Try to create a routine where you take breaks and stretch regularly. Set up a reminder in your calendar or phone so that you don’t forget. You could also set this up with your colleagues using Skype or Teams, either watching a video together or taking turns to take a session. 10 minutes is long enough, without taking too much time out of your day. It will also give you more than 10 minutes productivity – taking regular microbreaks is said to increase productivity by 11 - 14 %.

Here are some office-based stretch videos:

You may feel pretty active when you spend most of your working day on your feet. Although less impact than sitting for long periods, being on your feet all day can still take a toll on your body. Ensuring you follow safe working practices including regular breaks should minimise these impacts. However,  also doing stretches and exercises throughout the day will help to prevent/reduce aches and pains in the back, neck and shoulders as well as the legs. Soaking legs and feet in Epsom salts can also really sooth feet when you have been on your feet all day.

You wouldn’t walk onto a rugby pitch and play an 80 minute game without warming up – so why do we turn up to a physical role and just start lifting, digging etc. without preparing our bodies?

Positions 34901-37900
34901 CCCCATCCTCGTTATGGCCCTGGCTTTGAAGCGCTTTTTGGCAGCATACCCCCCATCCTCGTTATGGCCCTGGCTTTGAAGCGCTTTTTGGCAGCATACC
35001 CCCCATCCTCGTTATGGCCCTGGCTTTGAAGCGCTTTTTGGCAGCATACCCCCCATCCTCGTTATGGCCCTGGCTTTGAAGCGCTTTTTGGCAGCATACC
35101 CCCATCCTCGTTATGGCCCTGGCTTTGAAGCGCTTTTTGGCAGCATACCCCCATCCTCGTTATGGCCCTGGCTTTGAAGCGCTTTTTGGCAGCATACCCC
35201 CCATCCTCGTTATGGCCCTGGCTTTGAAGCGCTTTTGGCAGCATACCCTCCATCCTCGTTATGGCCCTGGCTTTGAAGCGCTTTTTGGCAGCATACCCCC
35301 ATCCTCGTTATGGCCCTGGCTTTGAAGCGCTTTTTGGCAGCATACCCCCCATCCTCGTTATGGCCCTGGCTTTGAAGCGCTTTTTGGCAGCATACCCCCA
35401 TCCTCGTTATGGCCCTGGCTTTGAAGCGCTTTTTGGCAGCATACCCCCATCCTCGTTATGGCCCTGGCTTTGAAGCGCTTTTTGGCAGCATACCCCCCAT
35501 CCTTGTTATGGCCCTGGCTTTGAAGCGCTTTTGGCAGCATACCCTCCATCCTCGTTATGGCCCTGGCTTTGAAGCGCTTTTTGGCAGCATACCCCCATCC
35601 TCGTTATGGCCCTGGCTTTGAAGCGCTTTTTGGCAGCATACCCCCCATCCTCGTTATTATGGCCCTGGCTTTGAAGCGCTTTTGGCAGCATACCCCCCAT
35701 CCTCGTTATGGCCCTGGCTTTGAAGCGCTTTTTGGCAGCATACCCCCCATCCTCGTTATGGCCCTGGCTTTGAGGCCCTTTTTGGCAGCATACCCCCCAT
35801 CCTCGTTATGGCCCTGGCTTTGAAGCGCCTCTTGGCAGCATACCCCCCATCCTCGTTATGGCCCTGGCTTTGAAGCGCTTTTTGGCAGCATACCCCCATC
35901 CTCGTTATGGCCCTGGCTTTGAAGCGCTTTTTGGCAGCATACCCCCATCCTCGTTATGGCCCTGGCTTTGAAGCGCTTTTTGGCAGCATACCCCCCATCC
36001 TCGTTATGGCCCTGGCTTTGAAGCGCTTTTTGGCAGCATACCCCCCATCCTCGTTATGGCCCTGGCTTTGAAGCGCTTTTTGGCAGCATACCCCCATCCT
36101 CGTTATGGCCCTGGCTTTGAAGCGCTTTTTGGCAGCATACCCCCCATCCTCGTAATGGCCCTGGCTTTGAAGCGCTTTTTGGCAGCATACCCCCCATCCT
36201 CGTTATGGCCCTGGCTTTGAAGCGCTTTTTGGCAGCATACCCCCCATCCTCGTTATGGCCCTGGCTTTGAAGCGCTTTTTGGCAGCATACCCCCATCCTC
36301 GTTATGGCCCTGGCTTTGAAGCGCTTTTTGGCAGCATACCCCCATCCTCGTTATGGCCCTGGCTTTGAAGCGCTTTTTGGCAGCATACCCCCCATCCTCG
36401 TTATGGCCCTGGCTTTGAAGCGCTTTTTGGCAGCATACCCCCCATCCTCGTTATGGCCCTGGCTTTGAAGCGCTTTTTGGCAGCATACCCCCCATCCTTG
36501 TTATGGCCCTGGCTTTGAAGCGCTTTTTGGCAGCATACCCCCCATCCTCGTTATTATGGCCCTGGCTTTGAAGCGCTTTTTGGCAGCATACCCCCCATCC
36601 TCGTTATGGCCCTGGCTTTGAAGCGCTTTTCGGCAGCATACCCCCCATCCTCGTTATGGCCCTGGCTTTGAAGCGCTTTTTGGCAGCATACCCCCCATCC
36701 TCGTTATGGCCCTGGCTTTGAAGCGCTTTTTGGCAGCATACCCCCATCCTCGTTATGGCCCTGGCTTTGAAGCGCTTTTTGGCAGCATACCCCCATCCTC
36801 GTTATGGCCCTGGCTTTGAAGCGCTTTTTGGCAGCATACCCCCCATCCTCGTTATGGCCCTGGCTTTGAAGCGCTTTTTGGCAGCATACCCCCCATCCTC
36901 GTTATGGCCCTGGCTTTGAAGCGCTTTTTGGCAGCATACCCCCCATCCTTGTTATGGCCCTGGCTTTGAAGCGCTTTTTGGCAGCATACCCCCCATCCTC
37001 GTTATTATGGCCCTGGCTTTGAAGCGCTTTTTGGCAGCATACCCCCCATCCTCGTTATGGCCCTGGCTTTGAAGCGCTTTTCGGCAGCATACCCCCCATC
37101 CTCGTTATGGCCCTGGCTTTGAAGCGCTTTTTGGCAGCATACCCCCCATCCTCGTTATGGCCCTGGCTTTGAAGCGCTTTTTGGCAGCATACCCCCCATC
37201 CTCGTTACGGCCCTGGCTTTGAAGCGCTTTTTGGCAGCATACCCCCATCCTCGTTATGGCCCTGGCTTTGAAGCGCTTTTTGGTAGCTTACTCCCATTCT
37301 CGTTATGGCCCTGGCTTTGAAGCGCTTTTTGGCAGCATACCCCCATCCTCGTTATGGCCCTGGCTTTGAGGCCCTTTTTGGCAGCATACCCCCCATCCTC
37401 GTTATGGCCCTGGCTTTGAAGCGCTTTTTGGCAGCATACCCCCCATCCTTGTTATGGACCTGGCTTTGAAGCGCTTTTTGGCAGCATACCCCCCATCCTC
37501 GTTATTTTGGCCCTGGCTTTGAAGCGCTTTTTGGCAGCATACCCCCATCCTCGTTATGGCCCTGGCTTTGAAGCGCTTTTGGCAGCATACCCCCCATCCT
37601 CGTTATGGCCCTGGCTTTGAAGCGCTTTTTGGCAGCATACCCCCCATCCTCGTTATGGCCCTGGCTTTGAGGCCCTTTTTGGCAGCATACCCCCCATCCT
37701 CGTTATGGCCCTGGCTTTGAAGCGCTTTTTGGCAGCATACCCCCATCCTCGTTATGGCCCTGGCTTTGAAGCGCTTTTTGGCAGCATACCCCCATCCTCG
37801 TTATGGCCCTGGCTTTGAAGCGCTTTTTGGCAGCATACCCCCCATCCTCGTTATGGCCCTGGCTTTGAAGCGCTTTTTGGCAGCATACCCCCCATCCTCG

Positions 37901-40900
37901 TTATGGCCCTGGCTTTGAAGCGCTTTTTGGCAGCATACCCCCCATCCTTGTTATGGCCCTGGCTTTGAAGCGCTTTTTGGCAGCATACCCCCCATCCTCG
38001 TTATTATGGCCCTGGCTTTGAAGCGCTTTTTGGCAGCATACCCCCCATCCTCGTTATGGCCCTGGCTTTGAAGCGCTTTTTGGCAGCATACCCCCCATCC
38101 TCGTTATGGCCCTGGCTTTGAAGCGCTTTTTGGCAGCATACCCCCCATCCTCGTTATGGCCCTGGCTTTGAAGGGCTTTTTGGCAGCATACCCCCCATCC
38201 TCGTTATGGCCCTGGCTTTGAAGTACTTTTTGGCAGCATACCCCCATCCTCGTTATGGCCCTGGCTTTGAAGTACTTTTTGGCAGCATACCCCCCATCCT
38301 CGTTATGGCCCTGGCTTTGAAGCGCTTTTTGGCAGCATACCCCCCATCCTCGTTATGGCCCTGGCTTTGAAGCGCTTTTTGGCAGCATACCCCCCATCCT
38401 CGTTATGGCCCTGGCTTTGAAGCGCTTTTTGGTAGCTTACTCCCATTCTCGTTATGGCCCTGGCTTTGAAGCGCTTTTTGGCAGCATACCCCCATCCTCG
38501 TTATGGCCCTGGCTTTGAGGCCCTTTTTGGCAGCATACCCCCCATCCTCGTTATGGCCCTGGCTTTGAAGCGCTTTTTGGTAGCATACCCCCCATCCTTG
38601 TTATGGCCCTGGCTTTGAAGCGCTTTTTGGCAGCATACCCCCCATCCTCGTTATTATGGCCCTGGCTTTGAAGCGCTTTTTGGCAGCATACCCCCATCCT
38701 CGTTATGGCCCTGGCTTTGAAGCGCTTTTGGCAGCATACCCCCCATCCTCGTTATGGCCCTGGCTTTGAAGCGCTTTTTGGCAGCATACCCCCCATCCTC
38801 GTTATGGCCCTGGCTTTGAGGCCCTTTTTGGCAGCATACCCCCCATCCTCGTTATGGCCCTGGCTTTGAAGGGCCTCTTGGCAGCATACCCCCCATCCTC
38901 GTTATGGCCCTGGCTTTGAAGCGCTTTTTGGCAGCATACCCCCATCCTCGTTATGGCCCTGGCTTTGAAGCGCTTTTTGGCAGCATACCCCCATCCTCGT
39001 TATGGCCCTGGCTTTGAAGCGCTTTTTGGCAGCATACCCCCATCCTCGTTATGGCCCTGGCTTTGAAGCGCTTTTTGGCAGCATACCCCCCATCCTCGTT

Warming up before doing physical work can:

  • Help to prevent injury
  • Prepares the body for physical work making it more responsive and supple
  • Prepares the mind to indicate work is starting – less likely to have accidents

It does this through:

  • Creating an increase in body temperature
  • Creating an increase in muscle elasticity (stretching ability of the muscle) – increasing your range of movement
  • Specific warms ups for the activity you do will prepare your body for that movement (specificity)
  • Stimulating the Cardiorespiratory (heart and lungs) and Central Nervous Systems (CNS)
  • Improving musclar coordination - Warmer muscles are better coordinated than cooler muscles.
  • Improving reaction time due to the stimulation of the CNS
  • When warm energy can be produced at a faster rate.
  • Lubricating joints

It is also important to take several micro stretch breaks throughout the day and do stretches at the end. This will help lengthen out the contracted muscles that have been used during the day. This helps to reduce imbalances in the body which are often linked to injuries e.g. tight back muscles are much more susceptible to injury than healthy back muscles.

Just a 5-10 minute warm up each day before starting anything and stretching throughout and at the end of the day could therefore:

Short term

  • Relieve stiffness / aches and pains
  • Reduce risk of injuries
  • Reduce risk of accidents
  • Help you focus on your day

Long term

  • Protect joints
  • Slow down ageing / impacts of physical work long term
  • Reduce pain and issues

It is also important to remember that even though you are doing a physical role, in order to keep your back and joints in particular fit and strong, it is vital to still do some strengthing and stretching sessions a couple of times in the week. This will further enhance the benefits above as well as help to alleviate, slow down or even reverse issues you may already have. Also consult with your GP / Physio before taking up new exercise where you have pre-existing conditions to ensure they are right for you. Maintaining a healthy weight will further support your back and joints.

Soaking in a bath of Epsom salts can also really sooth aches and pains from being active all day.


Page updated: 16/08/2021 14:04:35